• Repeal percentage depletion for oil and natural gas wells and hard mineral fossil fuels ($12.6 billion)
  • Repeal expensing of intangible drilling costs for oil and gas and expensing of exploration and development costs for coal ($12.9 billion)
  • Increase amortization period for geological and geophysical amortization period for independent producers to seven years ($1.4 billion)
  • Repeal capital gains treatment for coal royalties ($0.4 billion)
  • Repeal the exemption to the passive loss limitation for working interests in oil and natural gas properties ($0.2 billion)
  • Repeal the deduction for tertiary injectants ($0.1 billion)
  • Repeal the enhanced oil recovery credit and the credit for oil and gas produced from marginal wells (no revenue effect, based on projections of world oil prices)

The president also proposes to repeal the domestic manufacturing deduction for oil, gas, and coal production. This proposal would partially remove a large tax subsidy for domestic manufacturing but would place energy industries at a disadvantage relative to other domestic manufacturing (but not relative to service industries, which do not receive the benefit). Repealing the domestic manufacturing deduction for oil and gas would raise $18.3 billion over 10 years; repealing the deduction for coal and other hard mineral fossil fuels would raise another $0.4 billion.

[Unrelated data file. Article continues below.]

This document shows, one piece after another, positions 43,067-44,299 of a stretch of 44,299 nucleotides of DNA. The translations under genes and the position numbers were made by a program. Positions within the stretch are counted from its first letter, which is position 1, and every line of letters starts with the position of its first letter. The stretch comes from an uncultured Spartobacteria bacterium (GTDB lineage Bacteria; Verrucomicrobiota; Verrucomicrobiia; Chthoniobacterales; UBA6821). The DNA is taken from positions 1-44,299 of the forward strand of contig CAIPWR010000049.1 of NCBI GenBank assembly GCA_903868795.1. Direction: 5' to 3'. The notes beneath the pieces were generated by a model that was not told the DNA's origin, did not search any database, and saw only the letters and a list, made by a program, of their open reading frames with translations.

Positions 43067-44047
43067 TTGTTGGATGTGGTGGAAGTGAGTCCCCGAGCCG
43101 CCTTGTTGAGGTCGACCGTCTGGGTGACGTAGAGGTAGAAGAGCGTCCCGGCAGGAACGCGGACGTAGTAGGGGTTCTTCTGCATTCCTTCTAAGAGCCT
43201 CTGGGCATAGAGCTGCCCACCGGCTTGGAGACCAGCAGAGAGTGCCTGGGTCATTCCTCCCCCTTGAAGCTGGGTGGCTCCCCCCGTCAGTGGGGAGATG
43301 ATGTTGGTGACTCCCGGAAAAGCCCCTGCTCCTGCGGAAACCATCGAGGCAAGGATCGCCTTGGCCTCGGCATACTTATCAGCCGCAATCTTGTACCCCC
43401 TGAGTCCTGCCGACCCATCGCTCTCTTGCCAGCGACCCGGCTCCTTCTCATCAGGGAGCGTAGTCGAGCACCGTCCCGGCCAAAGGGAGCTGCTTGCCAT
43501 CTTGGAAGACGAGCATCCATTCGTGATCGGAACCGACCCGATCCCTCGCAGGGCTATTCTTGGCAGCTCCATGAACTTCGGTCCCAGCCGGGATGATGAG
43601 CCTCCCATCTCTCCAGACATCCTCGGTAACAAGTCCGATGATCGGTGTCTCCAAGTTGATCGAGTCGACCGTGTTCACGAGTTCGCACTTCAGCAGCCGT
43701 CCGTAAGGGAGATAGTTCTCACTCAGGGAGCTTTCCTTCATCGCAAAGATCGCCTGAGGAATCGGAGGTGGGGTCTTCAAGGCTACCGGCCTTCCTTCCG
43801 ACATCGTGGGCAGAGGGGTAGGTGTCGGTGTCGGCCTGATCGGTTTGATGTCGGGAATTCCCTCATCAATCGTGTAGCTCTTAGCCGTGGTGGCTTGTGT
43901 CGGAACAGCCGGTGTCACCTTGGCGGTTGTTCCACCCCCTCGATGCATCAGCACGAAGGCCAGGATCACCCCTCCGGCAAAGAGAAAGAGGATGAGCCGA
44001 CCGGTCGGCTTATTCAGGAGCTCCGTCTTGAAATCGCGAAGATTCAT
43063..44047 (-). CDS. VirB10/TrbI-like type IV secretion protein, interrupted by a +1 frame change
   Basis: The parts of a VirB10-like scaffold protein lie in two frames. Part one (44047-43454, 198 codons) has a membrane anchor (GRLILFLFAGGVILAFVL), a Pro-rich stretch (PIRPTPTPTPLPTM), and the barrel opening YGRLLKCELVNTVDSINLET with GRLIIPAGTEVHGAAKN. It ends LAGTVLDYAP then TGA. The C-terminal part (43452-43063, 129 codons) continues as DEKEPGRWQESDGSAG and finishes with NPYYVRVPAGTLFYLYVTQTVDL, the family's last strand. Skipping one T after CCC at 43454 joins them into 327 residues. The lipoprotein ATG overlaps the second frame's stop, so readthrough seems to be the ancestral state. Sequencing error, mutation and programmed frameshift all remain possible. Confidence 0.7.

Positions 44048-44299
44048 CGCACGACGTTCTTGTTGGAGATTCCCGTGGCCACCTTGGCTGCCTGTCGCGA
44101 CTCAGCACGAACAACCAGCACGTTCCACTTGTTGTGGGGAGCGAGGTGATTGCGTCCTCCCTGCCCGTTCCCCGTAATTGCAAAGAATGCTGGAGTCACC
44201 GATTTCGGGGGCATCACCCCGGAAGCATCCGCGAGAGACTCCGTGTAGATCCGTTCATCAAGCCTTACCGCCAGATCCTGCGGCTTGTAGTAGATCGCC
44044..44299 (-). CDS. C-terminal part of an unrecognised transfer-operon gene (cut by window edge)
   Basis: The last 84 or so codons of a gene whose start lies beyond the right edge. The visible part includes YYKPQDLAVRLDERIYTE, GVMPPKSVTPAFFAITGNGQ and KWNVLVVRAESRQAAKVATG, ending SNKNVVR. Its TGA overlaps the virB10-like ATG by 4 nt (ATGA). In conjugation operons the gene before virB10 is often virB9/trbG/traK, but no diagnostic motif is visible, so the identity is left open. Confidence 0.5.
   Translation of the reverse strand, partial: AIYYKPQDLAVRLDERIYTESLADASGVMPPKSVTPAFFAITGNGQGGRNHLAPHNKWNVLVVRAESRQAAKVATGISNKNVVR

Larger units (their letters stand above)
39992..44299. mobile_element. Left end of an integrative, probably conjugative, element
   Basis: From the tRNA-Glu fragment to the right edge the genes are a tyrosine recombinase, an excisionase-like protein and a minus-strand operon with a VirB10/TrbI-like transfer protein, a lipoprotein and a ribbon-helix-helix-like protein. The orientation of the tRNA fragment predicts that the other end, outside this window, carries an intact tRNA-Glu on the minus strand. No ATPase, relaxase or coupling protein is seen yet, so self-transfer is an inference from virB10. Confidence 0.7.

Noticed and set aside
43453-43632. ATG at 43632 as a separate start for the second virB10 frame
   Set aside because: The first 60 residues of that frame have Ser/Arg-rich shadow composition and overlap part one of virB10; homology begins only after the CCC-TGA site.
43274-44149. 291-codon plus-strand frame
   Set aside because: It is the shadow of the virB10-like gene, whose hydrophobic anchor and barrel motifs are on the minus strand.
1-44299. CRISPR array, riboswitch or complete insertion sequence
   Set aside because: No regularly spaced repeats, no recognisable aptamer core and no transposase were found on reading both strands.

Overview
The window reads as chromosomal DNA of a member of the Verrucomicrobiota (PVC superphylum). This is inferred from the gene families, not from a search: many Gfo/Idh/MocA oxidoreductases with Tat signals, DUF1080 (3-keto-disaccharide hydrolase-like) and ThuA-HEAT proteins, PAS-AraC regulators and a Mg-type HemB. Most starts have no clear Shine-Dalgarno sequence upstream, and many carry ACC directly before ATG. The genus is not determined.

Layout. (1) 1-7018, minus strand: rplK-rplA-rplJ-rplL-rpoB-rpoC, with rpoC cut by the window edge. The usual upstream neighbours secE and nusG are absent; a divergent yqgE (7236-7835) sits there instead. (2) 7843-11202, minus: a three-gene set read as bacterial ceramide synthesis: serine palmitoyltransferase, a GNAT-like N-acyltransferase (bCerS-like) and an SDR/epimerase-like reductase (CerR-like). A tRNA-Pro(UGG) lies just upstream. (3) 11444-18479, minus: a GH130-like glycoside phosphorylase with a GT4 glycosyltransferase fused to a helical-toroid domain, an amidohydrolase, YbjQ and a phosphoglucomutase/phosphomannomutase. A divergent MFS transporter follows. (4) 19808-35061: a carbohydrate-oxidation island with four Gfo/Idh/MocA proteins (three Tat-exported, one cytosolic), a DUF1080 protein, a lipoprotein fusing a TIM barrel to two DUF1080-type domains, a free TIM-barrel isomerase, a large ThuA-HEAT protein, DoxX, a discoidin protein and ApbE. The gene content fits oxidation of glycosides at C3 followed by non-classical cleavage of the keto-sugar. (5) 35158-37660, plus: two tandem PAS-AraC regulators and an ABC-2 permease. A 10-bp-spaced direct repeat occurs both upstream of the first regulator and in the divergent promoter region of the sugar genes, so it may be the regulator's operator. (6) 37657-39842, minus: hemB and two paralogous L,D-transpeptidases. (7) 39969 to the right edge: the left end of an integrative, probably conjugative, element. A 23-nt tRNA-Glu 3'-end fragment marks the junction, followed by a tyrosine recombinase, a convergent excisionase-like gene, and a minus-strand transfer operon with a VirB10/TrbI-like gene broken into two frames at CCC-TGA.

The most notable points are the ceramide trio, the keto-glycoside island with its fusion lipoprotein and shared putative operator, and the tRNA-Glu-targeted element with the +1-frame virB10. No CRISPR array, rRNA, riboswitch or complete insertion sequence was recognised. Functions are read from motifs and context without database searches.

In general, a neutral tax system promotes an efficient allocation of investment by encouraging choices by business and households that maximize the economic productivity of assets instead of their tax benefits. Tax subsidies for selected assets and industries distort markets and cause too much output of favored goods and too much investment in favored assets or technologies. Eliminating tax subsidies for fossil fuel production would improve economic efficiency by encouraging capital to flow to assets with higher pretax returns. Eliminating these preferences would also raise prices and reduce world output of fossil fuels, thereby reducing carbon emissions and contributing to climate policy goals. But because these resources are traded on world markets, the principal effect of reducing subsidies for U.S. domestic production would be to increase U.S. imports (of oil) and reduce exports (of coal). In other words, eliminating the subsidies will mainly affect the location of production, not world prices and global energy use.

The effects on economic efficiency of eliminating the domestic production deduction for oil, gas, and coal production are less clear than the effects of eliminating targeted tax subsidies for fossil fuels. The current law deduction gives a tax advantage to domestic manufacturing relative to services. Removing the domestic production deduction for oil and gas eliminates the tax preference for that sector, but it introduces a new bias favoring other manufacturing over fossil fuel production. The domestic production deduction also favors domestic over foreign activities of U.S. companies, but that may partly offset other provisions in the tax law—such as the deferral of tax on income accrued within foreign affiliates—that favor investment in low-tax foreign countries over domestic investment.